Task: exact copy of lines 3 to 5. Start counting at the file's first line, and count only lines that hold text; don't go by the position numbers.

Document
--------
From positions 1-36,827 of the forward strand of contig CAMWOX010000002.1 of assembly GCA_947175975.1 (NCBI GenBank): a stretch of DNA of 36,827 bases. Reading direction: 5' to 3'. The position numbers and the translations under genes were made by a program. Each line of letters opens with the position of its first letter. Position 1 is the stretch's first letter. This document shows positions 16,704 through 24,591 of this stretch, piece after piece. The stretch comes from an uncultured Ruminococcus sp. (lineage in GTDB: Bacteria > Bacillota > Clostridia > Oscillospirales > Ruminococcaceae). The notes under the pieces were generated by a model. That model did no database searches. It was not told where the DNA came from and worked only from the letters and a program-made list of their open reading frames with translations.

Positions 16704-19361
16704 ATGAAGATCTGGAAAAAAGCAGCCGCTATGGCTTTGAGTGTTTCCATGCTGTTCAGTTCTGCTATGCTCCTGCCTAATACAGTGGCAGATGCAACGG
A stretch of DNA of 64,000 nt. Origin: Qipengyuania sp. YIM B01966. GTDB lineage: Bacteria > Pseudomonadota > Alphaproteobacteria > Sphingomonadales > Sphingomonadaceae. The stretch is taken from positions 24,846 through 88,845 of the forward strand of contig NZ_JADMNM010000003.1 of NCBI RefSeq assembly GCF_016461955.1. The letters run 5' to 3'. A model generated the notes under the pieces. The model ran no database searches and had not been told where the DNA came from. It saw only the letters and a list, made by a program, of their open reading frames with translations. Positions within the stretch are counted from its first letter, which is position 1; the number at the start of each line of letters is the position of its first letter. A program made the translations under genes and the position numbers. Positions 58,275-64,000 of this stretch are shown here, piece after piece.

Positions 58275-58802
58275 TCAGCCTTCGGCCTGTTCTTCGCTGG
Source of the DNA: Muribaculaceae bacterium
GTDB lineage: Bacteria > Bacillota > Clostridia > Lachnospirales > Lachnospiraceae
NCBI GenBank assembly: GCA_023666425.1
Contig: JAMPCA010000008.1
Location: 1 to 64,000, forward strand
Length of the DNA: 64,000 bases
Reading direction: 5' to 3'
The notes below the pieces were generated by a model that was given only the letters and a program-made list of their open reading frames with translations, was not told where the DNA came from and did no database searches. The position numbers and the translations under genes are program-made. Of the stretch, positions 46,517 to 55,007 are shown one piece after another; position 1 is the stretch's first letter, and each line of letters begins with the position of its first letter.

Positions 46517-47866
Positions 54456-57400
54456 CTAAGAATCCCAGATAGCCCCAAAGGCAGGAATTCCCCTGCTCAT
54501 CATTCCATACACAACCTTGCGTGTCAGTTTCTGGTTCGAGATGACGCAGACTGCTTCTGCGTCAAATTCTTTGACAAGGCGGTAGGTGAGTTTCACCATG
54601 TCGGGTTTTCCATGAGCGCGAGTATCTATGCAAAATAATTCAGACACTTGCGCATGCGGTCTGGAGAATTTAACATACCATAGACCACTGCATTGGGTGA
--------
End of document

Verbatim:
16704 ATGAAGATCTGGAAAAAAGCAGCCGCTATGGCTTTGAGTGTTTCCATGCTGTTCAGTTCTGCTATGCTCCTGCCTAATACAGTGGCAGATGCAACGG
A stretch of DNA of 64,000 nt. Origin: Qipengyuania sp. YIM B01966. GTDB lineage: Bacteria > Pseudomonadota > Alphaproteobacteria > Sphingomonadales > Sphingomonadaceae. The stretch is taken from positions 24,846 through 88,845 of the forward strand of contig NZ_JADMNM010000003.1 of NCBI RefSeq assembly GCF_016461955.1. The letters run 5' to 3'. A model generated the notes under the pieces. The model ran no database searches and had not been told where the DNA came from. It saw only the letters and a list, made by a program, of their open reading frames with translations. Positions within the stretch are counted from its first letter, which is position 1; the number at the start of each line of letters is the position of its first letter. A program made the translations under genes and the position numbers. Positions 58,275-64,000 of this stretch are shown here, piece after piece.

Positions 58275-58802